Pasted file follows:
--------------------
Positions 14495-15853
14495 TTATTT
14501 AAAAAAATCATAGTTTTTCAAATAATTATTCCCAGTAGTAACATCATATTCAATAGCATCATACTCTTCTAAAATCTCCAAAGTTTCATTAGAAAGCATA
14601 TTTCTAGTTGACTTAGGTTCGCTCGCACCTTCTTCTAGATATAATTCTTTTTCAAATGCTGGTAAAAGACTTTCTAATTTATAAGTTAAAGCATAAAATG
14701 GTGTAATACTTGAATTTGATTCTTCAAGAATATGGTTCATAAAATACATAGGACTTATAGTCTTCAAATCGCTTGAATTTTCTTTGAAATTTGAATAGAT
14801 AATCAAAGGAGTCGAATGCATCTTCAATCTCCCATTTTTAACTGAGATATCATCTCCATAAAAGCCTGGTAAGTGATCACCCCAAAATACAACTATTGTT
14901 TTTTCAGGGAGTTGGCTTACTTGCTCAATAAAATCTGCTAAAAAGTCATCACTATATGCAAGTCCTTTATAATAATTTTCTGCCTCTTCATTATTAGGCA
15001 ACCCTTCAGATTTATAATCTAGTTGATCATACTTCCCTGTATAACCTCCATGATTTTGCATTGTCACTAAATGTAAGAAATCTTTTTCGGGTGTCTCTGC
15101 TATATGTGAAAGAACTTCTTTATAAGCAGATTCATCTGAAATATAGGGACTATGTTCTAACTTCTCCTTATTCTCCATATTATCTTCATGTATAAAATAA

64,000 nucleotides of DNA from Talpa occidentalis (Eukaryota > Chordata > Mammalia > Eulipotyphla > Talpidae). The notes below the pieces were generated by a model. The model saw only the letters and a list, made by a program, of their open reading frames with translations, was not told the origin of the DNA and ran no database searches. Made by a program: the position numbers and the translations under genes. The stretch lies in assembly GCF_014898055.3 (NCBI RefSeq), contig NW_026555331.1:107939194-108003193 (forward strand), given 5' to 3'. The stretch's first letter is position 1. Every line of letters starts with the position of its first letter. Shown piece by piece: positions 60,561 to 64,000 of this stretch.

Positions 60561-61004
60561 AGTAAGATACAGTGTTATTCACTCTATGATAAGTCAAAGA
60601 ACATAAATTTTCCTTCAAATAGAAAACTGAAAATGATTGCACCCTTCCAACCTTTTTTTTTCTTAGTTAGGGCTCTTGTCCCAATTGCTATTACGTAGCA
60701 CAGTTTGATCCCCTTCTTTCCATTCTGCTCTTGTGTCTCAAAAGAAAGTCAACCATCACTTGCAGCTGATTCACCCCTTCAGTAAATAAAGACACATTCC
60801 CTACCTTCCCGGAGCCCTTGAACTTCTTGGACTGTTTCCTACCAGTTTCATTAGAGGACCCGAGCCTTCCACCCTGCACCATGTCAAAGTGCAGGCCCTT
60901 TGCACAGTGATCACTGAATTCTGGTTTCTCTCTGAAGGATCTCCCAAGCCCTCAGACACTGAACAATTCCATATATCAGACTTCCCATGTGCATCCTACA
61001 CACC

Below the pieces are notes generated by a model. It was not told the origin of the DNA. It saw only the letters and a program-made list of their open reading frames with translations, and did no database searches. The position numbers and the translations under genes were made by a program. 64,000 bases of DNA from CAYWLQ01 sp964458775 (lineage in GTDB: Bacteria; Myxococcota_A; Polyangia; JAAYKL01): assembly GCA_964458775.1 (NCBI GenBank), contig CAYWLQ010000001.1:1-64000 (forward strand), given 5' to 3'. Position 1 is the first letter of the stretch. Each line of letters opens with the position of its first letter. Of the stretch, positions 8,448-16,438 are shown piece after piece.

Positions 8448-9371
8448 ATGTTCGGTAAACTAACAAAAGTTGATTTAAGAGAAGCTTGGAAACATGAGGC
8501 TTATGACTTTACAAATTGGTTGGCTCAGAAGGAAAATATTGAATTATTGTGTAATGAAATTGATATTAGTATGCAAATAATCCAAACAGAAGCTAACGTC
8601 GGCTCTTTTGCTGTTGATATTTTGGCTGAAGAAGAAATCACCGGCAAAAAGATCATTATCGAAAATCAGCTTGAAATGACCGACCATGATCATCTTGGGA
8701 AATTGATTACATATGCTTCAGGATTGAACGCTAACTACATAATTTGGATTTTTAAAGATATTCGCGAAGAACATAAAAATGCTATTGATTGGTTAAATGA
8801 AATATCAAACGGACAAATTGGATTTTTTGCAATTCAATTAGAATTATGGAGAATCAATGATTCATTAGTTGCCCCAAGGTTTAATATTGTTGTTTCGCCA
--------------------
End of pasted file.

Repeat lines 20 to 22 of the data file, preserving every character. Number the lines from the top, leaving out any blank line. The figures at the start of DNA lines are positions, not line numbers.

8448 ATGTTCGGTAAACTAACAAAAGTTGATTTAAGAGAAGCTTGGAAACATGAGGC
8501 TTATGACTTTACAAATTGGTTGGCTCAGAAGGAAAATATTGAATTATTGTGTAATGAAATTGATATTAGTATGCAAATAATCCAAACAGAAGCTAACGTC
8601 GGCTCTTTTGCTGTTGATATTTTGGCTGAAGAAGAAATCACCGGCAAAAAGATCATTATCGAAAATCAGCTTGAAATGACCGACCATGATCATCTTGGGA